HACON 项目率先探索永久北极冰盖下 4 公里深的热液喷口

在 82.5N 的 Aurora 热液喷口场,HACON 项目成功地对岩石、流体、沉积物和动物群进行了采样,以更好地了解北冰洋深处的功能。

一支杰出的研究人员团队通过对地球上最后一个真正偏远且难以进入的永久冰层深处的环境进行采样和拍摄,在深海探索方面迈出了重要一步。这是第一次在遥远的北方成功调查类似于水下火山的热液喷口。这项工作提供了在由于冰盖退缩而导致的北极商业活动预期开始之前的信息基线。对样本的分析将使研究人员能够评估动物群是在北冰洋孤立进化还是与其他海洋盆地相连。此外,这些数据将提供早期生命如何在地球上形成的一瞥,并激起人们对太空探索和在太阳系中寻找外星生命的浓厚兴趣。

破冰船
RV Kronprins Haakon 在前往 Gakkel 山脊的途中穿过冰层。(照片:HACON2021)
 

HACON 2021探险队是第一次参加这样一个独特的环境已经成功探索和永久的极地海冰下面详细取样,打开路径为未来的国际远程加科尔山脊的探索。

9 月 28 日至 10 月 21 日,由 CAGE/UiT(挪威北极大学)和挪威水资源研究所 (NIVA) 领导的 HACON 2021 探险队汇集了一支由 28 名科学家、工程师和通信专家组成的多元化和跨国团队破冰船 RV Kronprins Haakon 上的专家们将探索地球上最难以接近的热液喷口之一的“黑烟”热液喷口,该喷口位于 4000 米深的 Gakkel 山脊上的 Aurora 喷口。由于从烟囱状结构中散发出的黑色、“烟状”、过热的液体(超过 300 摄氏度),这些通风口被称为黑烟。

HACON21_SCREENGRAB_4K_15.png
由于从烟囱状结构中散发出的黑色、“烟状”、过热的液体(超过 300 摄氏度),这些通风口被称为黑烟。(照片:HACON 项目)
 

20 年前,当从海底挖出热液岩材料时,首次发现了极光喷口场。直到 2014 年,在 Antje Boetius 教授 (AWI) 领导的一次德国巡游期间,首次目视确认了活跃的黑烟民,这才得到了探索。HACON 团队于2019 年重新访问了该站点,提供了使用拖曳式摄像机获得的热液喷口场的额外高分辨率图像。由于在厚厚的流冰条件下工作的技术挑战,该团队无法使用 ROV(远程操作车辆)直接对现场进行采样。

这次不一样。

尽管海冰厚且高度集中,但在观察和采样喷口位置方面,这次航行取得了巨大成功。使用的主要设备之一是由 REV Ocean 提供的新型 ROV,恰当地命名为“Aurora”。这是第一次使用 ROV。强大的团队努力需要船长和军官、科学团队、ROV 飞行员和船员的大力协调,从而对极光喷口场进行了首次详细的视觉调查和制图,并收集了 100 多个视觉、地质、地球化学和生物样品。

从高温流体、烟囱岩、沉积物和动物群中采集的样本现在将在合作机构的实验室进行分析,以更好地了解喷口的组成和功能。团队已经对新发现表示了高度信心,并打算在未来几年在同行评审的学术期刊上连续提交文章。

HACON 项目参与者在 RV Kronprins Haakon 面前
由 CAGE/UiT 和 NIVA 领导的 HACON 2021 探险队将一支由 28 名科学家、工程师和通信专家组成的多元化跨国团队聚集在破冰船 RV Kronprins Haakon 上。(照片:HACON 项目)
 

在首次发现深海热液喷口四十年后,HACON21 巡航增加了大量的视觉材料和物理样本,这些样品是有史以来在北冰洋冰下研究的第一个热液喷口。这些数据有助于完成全球喷口的全球生物地理难题之一。船上出色的协作氛围促进了各组之间的大量样本共享。这些活动加强了现有的伙伴关系,并在来自不同国家和国际机构的许多团队之间建立了新的伙伴关系。

未来的一个关键目标是利用结果共同应对与脆弱海洋生态系统和海洋保护区相关的挑战和解决方案。这将为政府间倡议提供新的科学,例如联合国关于国家管辖范围以外区域海洋生物多样性的保护和可持续利用的会议、联合国可持续发展目标和联合国海洋科学十年,特别是挑战者 150 计划.

参考资料:

背景

AMORE 2001 探险队(美国)定位了极光喷口场,收集水柱中热液羽流的化学信号。2014年,来自AWI(德国)的Polarstern(PS86)巡航观察到了第一个黑烟民,黑烟民位置的具体位置是在整个HACON 2019航程的OFOBS潜水中获得的。

主要的黑烟民“Hans Tore Vent”的命名是为了纪念来自卑尔根大学的世界领先深海生物学家汉斯·托雷·拉普教授,他于 2020 年去世,是 HACON 团队的重要成员。

资助者

由挪威研究委员会资助的 FRINATEK 计划提供了必要的资助框架,从中可以开发可以极大促进科学发展的高风险高收益项目。船期由Uni提供。特罗姆瑟。HACON 项目合作伙伴和合作者来自 CAGE-Uni。特罗姆瑟、挪威水研究所、卑尔根大学、海洋研究所、阿威罗大学(葡萄牙)、伍兹霍尔海洋研究所(美国)、阿尔弗雷德韦格纳研究所(德国)、NASA-JPL(美国) 、纪念大学(加拿大)和南安普顿大学(英国)。最后更新 28.10.2021



HACON project pioneers 4km deep explorations of hydrothermal vents under permanent Arctic Ice cover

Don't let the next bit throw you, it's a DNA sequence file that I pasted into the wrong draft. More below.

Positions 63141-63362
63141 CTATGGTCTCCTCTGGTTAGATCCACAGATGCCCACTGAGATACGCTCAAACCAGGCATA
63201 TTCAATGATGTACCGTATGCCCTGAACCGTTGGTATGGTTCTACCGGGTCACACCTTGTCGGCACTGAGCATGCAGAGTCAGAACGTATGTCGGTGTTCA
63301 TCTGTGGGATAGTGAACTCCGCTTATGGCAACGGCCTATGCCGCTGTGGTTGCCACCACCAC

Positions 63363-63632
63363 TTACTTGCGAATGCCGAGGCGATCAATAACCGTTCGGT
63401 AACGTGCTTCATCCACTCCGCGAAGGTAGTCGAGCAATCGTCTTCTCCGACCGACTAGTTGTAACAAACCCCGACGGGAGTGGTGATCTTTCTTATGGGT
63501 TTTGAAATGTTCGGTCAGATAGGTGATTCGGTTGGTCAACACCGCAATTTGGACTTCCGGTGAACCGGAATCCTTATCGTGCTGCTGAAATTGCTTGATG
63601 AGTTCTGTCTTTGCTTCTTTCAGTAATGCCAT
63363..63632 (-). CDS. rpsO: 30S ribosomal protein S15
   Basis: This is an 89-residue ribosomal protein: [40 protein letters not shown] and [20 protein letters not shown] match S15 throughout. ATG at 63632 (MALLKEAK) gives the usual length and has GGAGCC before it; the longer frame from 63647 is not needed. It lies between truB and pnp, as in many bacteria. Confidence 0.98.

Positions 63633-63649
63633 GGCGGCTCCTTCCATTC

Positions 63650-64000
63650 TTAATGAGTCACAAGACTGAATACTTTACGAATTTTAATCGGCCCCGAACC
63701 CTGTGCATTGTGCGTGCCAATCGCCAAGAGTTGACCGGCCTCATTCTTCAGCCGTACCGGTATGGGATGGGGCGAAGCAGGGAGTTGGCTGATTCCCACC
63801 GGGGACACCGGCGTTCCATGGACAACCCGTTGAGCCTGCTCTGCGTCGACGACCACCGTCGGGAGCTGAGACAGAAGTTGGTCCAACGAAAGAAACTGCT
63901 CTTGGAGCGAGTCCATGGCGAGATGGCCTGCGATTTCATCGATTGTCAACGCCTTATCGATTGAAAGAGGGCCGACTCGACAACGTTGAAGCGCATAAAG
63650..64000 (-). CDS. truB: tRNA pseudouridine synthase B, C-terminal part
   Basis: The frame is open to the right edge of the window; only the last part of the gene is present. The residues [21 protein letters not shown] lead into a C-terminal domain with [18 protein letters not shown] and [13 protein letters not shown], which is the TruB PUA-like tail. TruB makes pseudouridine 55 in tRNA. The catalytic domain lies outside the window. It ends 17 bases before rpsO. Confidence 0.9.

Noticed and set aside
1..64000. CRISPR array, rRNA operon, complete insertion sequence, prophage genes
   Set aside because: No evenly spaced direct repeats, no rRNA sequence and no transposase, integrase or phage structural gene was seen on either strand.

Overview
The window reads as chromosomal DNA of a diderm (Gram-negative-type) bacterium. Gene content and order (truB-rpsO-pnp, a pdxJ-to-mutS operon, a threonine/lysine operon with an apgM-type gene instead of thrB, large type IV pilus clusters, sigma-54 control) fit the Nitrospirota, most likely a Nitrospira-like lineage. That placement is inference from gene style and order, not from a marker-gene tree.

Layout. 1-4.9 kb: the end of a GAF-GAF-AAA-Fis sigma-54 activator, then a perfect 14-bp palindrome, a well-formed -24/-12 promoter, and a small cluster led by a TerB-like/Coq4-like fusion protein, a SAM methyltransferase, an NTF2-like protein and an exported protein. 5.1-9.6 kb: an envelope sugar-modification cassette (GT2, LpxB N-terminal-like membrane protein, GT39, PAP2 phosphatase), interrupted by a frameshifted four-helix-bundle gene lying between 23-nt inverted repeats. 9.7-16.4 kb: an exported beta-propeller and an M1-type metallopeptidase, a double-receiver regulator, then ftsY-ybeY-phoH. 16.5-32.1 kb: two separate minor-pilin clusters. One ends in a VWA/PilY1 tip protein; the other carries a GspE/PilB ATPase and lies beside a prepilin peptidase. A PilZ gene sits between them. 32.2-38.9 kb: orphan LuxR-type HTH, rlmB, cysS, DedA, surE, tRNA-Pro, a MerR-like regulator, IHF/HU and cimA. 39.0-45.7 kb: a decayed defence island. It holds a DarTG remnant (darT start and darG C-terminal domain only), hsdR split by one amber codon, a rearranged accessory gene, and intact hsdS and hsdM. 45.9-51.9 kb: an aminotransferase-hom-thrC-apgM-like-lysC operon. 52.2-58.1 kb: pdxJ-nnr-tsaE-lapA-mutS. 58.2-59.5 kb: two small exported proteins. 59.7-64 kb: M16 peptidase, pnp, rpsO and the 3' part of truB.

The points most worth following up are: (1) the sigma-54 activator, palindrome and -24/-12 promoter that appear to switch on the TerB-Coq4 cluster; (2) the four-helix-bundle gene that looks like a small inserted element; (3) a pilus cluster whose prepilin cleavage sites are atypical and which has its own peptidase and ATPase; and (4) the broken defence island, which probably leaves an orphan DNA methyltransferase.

At the Aurora hydrothermal vent field, 82.5N, the HACON project successfully sampled rocks, fluids, sediments and fauna to better understand the functioning of the deep Arctic Ocean.

An exceptional team of researchers has taken a major step forward in deep-sea exploration by sampling and filming one of Earth’s last truly remote and inaccessible environments deep below the permanent ice. This is the first-time hydrothermal vents, which resemble underwater volcanoes, have been successfully investigated this far north. This work provides a baseline of information prior to the anticipated onset of commercial activity in the Arctic as a consequence of retreating ice cover. The analysis of the samples will allow researchers to assess if the fauna has evolved in isolation in the Arctic Ocean or if it is connected to other ocean basins. In addition, the data will provide a glimpse of how early life formed on Earth, and stir high interest in space exploration and the search for extra-terrestrial life in our solar system.

icebreaker ship
RV Kronprins Haakon carving through ice on its way to the Gakkel Ridge. (Photo: HACON2021)
 

The HACON 2021 expedition is the first time such a unique environment has been successfully explored and sampled in detail beneath permanent polar sea ice, opening the path for future international exploration of the remote Gakkel Ridge.

From September 28th to October 21st the HACON 2021 expedition, led by CAGE/UiT (The Arctic University of Norway) and the Norwegian Institute for Water Research (NIVA), brought together a diverse and multi-national team of 28 scientists, engineers and communication experts aboard the icebreaker RV Kronprins Haakon to explore ‘black smoker’ hydrothermal vents in one of the most inaccessible vent fields on the planet, the Aurora vent field on the Gakkel Ridge at 4000m depth. The vents are called black smokers because of the dark, ‘smoke-like’, super-heated liquid (over 300o C) that emit from chimney-like structures.

HACON21_SCREENGRAB_4K_15.png